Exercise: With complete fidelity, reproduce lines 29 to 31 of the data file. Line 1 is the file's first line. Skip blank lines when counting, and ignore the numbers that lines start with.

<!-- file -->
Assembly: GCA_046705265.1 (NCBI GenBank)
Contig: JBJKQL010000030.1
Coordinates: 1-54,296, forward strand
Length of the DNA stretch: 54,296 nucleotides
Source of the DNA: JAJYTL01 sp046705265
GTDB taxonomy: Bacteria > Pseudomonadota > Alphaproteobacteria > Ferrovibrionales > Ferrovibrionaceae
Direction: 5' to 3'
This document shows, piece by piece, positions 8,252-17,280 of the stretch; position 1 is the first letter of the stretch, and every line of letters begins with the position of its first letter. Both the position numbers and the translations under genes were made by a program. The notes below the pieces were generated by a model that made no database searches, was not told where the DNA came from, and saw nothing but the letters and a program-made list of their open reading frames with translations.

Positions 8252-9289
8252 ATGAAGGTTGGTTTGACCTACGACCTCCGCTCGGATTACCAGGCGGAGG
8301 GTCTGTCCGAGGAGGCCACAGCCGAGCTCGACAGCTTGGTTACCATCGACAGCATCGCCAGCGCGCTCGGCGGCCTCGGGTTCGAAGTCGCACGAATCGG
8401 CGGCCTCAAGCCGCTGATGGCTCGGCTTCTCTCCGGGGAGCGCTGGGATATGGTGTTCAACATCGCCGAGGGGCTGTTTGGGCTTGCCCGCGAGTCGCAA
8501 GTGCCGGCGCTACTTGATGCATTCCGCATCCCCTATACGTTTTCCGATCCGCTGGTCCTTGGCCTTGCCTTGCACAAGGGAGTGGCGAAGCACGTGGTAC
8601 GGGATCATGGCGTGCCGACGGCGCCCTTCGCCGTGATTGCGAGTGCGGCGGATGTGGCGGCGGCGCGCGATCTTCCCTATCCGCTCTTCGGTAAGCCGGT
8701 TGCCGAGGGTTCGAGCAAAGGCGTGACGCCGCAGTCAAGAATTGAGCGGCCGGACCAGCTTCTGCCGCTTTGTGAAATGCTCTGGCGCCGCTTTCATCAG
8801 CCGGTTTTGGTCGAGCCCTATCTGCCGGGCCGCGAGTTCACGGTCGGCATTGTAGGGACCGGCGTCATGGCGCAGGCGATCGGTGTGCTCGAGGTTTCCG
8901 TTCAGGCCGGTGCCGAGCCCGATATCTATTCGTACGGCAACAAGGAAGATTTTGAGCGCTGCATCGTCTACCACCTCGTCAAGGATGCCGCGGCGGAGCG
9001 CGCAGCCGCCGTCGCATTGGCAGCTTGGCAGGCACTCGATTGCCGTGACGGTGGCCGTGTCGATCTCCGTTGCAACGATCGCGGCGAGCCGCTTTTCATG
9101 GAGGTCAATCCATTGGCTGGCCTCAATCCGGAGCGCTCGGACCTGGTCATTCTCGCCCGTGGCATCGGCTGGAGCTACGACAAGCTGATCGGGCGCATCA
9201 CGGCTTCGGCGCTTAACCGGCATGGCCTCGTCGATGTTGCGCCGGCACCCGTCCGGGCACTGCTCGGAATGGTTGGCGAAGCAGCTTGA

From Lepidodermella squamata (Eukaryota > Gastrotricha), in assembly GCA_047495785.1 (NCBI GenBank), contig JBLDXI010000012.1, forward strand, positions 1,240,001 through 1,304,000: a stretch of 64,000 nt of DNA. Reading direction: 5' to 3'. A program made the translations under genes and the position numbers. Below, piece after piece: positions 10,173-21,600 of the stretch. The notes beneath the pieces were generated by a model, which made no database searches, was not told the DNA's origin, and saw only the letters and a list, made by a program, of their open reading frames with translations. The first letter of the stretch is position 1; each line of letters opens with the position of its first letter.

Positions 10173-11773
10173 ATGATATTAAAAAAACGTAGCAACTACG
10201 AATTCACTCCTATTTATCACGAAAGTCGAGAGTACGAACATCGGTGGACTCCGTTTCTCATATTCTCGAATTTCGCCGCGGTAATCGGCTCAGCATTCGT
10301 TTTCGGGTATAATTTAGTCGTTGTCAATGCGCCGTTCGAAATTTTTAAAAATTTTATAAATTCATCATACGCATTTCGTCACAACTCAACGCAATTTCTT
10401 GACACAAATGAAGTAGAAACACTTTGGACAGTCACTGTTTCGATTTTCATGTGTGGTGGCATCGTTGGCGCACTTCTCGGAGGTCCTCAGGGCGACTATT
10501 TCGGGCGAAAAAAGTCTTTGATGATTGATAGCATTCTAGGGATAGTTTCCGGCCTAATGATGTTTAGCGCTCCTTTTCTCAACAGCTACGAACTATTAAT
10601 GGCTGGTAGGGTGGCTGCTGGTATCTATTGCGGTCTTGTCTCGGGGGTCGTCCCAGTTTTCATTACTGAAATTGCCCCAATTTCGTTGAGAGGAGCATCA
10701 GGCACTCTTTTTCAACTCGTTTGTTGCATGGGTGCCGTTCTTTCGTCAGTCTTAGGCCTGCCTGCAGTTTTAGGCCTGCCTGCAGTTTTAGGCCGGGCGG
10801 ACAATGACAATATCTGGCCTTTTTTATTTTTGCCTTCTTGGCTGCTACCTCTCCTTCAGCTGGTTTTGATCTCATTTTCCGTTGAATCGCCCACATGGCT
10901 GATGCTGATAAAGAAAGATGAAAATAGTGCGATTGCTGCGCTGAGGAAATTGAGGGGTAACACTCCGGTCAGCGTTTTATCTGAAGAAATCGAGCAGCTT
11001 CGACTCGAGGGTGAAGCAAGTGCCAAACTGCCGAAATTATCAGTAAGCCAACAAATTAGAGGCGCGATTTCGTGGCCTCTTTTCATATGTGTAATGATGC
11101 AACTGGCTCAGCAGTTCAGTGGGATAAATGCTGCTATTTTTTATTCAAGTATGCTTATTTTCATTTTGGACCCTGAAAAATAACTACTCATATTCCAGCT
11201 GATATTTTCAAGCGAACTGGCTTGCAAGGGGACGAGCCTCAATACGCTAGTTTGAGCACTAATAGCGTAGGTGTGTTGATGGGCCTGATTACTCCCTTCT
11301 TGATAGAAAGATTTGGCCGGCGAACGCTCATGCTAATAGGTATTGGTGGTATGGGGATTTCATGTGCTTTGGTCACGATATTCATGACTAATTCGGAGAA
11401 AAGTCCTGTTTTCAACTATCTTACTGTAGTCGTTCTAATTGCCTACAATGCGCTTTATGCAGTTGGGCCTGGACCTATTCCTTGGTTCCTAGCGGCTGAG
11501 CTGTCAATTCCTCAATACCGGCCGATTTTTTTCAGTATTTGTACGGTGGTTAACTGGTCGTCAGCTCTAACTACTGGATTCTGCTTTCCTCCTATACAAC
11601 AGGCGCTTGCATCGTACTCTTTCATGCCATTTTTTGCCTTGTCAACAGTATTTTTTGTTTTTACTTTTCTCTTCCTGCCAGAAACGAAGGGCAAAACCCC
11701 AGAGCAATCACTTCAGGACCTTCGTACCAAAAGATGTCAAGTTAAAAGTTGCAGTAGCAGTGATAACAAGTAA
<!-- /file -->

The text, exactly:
10701 GGCACTCTTTTTCAACTCGTTTGTTGCATGGGTGCCGTTCTTTCGTCAGTCTTAGGCCTGCCTGCAGTTTTAGGCCTGCCTGCAGTTTTAGGCCGGGCGG
10801 ACAATGACAATATCTGGCCTTTTTTATTTTTGCCTTCTTGGCTGCTACCTCTCCTTCAGCTGGTTTTGATCTCATTTTCCGTTGAATCGCCCACATGGCT
10901 GATGCTGATAAAGAAAGATGAAAATAGTGCGATTGCTGCGCTGAGGAAATTGAGGGGTAACACTCCGGTCAGCGTTTTATCTGAAGAAATCGAGCAGCTT